Singing in a Foreign Land: An Exploratory Study of Gospel Choir Participation Among African American Undergraduates at a Predominantly White Institution
- Journal of College Student Development
- Johns Hopkins University Press
- Volume 52, Number 2, March/April 2011
- pp. 137-153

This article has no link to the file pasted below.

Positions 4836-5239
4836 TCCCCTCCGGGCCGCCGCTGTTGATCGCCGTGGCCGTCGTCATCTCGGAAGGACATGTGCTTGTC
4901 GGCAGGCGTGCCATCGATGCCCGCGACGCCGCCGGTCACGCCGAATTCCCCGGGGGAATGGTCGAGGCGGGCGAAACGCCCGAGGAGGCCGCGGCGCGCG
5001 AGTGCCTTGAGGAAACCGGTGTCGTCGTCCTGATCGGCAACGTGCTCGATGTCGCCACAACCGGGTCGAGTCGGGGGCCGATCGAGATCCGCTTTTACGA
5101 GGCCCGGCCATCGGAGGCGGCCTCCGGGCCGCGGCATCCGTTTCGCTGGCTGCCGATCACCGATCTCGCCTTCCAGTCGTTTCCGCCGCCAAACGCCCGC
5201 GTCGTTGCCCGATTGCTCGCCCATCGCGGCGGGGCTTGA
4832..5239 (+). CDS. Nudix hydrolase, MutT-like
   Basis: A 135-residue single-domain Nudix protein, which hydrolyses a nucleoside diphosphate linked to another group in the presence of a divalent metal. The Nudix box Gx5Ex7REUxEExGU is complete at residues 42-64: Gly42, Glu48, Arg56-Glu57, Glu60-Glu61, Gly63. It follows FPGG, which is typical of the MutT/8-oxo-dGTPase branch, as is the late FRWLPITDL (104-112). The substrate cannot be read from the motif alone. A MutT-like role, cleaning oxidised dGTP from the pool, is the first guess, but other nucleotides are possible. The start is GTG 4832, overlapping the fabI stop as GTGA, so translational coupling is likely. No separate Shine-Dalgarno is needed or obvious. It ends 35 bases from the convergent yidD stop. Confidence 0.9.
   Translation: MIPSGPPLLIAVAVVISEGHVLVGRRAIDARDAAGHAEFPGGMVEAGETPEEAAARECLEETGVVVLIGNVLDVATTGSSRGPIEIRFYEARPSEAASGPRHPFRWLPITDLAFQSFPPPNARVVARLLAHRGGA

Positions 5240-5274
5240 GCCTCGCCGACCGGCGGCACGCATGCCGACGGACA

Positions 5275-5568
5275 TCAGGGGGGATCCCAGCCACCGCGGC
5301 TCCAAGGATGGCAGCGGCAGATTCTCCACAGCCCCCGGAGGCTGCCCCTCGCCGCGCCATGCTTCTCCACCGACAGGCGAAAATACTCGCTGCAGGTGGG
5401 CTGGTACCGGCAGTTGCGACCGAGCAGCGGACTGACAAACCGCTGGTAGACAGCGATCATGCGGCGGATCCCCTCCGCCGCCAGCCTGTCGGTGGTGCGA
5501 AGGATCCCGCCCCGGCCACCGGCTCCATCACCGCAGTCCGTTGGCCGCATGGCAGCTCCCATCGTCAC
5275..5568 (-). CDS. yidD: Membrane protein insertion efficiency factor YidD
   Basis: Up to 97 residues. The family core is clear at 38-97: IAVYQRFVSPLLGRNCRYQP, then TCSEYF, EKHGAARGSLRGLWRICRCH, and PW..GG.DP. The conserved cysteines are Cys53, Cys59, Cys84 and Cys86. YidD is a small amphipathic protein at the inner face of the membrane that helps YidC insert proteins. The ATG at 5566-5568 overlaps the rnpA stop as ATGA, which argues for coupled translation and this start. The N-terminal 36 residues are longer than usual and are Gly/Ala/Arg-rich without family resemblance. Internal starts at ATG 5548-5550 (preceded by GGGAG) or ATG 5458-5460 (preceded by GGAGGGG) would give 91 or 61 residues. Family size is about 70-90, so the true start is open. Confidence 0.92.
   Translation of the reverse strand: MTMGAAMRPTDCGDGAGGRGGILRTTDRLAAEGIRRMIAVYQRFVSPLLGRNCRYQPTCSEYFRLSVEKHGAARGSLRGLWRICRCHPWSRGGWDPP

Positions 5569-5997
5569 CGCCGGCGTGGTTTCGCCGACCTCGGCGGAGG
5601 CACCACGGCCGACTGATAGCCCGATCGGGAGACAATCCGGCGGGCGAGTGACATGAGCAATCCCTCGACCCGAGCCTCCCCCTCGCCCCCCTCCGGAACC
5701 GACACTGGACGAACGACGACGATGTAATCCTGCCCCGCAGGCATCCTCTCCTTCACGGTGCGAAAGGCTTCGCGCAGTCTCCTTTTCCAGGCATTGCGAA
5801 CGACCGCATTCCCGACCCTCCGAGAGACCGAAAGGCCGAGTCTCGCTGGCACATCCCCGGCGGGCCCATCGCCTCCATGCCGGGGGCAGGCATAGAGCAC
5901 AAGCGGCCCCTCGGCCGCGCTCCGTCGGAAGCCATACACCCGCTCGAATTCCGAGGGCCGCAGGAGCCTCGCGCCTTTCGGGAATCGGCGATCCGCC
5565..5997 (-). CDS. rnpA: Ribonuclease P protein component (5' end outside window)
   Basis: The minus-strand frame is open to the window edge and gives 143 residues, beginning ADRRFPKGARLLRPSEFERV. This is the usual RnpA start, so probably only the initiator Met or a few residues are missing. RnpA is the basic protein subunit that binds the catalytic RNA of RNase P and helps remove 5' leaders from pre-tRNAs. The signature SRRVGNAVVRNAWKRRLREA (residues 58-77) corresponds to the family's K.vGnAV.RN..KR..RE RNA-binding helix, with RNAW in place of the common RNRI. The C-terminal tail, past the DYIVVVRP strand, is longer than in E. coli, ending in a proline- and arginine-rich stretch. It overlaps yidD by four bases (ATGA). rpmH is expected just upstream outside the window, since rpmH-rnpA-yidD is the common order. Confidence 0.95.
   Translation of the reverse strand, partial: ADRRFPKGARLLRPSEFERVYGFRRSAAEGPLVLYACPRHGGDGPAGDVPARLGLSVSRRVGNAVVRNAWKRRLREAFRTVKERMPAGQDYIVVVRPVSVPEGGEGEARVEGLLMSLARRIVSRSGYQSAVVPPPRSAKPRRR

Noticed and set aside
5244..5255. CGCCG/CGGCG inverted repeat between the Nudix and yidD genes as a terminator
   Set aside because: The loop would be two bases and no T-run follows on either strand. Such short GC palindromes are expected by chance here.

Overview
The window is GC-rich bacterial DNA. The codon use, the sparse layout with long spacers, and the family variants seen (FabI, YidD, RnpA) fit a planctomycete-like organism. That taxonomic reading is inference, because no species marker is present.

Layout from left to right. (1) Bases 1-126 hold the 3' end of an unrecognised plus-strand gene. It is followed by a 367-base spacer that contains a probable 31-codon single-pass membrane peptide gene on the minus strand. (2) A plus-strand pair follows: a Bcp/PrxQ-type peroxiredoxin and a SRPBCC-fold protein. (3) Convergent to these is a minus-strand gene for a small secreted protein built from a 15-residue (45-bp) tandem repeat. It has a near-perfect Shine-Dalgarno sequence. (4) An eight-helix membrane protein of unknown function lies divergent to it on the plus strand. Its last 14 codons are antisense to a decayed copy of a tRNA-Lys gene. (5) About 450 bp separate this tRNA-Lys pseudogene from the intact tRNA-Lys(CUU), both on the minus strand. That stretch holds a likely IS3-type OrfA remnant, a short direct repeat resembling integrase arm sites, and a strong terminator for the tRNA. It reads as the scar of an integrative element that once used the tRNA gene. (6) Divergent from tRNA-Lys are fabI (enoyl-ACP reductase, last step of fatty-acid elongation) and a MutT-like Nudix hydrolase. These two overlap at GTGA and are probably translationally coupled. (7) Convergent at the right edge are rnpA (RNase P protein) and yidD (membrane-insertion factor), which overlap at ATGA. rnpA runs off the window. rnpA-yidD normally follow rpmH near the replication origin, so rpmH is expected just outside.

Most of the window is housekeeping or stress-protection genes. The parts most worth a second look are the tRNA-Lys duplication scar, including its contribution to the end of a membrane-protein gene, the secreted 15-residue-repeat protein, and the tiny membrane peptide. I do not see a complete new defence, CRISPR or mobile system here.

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Though relatively little research has focused on the use of spiritual resources, previous research has found that traditional cultural practices and spiritual resources may contribute to persistence, although no studies, to date, focus on the role that gospel choir involvement plays in the success of Black collegians at PWIs. Using data collected via semistructured interviews with 21 African American undergraduate gospel choir members, three themes emerged that relate to the perceived benefits of participating in such groups: establishing a sense of belonging, developing ethnic identity, and nurturing resilience. Findings hold significant implications for future practice, theory, and research on Black student engagement and college student success.